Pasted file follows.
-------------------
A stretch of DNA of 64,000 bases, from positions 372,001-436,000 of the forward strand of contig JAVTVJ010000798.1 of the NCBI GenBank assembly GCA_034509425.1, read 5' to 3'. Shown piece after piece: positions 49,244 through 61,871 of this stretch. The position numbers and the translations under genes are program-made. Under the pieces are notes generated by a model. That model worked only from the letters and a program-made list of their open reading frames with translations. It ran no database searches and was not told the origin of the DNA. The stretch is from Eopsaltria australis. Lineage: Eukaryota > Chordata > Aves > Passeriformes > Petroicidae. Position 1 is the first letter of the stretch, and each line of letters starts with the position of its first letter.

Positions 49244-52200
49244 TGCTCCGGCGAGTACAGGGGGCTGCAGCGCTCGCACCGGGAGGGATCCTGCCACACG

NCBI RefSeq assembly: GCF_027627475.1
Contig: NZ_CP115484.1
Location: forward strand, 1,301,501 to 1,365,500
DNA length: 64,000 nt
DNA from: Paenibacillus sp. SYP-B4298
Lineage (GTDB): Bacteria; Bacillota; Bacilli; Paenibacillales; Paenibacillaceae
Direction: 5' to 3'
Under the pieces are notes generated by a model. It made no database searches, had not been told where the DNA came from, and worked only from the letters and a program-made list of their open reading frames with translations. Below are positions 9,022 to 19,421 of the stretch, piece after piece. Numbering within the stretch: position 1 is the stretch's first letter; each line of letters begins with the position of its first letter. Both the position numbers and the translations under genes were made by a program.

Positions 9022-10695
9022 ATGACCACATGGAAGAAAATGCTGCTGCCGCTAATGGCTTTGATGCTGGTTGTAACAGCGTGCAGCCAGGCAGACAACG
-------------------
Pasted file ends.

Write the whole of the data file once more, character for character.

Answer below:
A stretch of DNA of 64,000 bases, from positions 372,001-436,000 of the forward strand of contig JAVTVJ010000798.1 of the NCBI GenBank assembly GCA_034509425.1, read 5' to 3'. Shown piece after piece: positions 49,244 through 61,871 of this stretch. The position numbers and the translations under genes are program-made. Under the pieces are notes generated by a model. That model worked only from the letters and a program-made list of their open reading frames with translations. It ran no database searches and was not told the origin of the DNA. The stretch is from Eopsaltria australis. Lineage: Eukaryota > Chordata > Aves > Passeriformes > Petroicidae. Position 1 is the first letter of the stretch, and each line of letters starts with the position of its first letter.

Positions 49244-52200
49244 TGCTCCGGCGAGTACAGGGGGCTGCAGCGCTCGCACCGGGAGGGATCCTGCCACACG

NCBI RefSeq assembly: GCF_027627475.1
Contig: NZ_CP115484.1
Location: forward strand, 1,301,501 to 1,365,500
DNA length: 64,000 nt
DNA from: Paenibacillus sp. SYP-B4298
Lineage (GTDB): Bacteria; Bacillota; Bacilli; Paenibacillales; Paenibacillaceae
Direction: 5' to 3'
Under the pieces are notes generated by a model. It made no database searches, had not been told where the DNA came from, and worked only from the letters and a program-made list of their open reading frames with translations. Below are positions 9,022 to 19,421 of the stretch, piece after piece. Numbering within the stretch: position 1 is the stretch's first letter; each line of letters begins with the position of its first letter. Both the position numbers and the translations under genes were made by a program.

Positions 9022-10695
9022 ATGACCACATGGAAGAAAATGCTGCTGCCGCTAATGGCTTTGATGCTGGTTGTAACAGCGTGCAGCCAGGCAGACAACG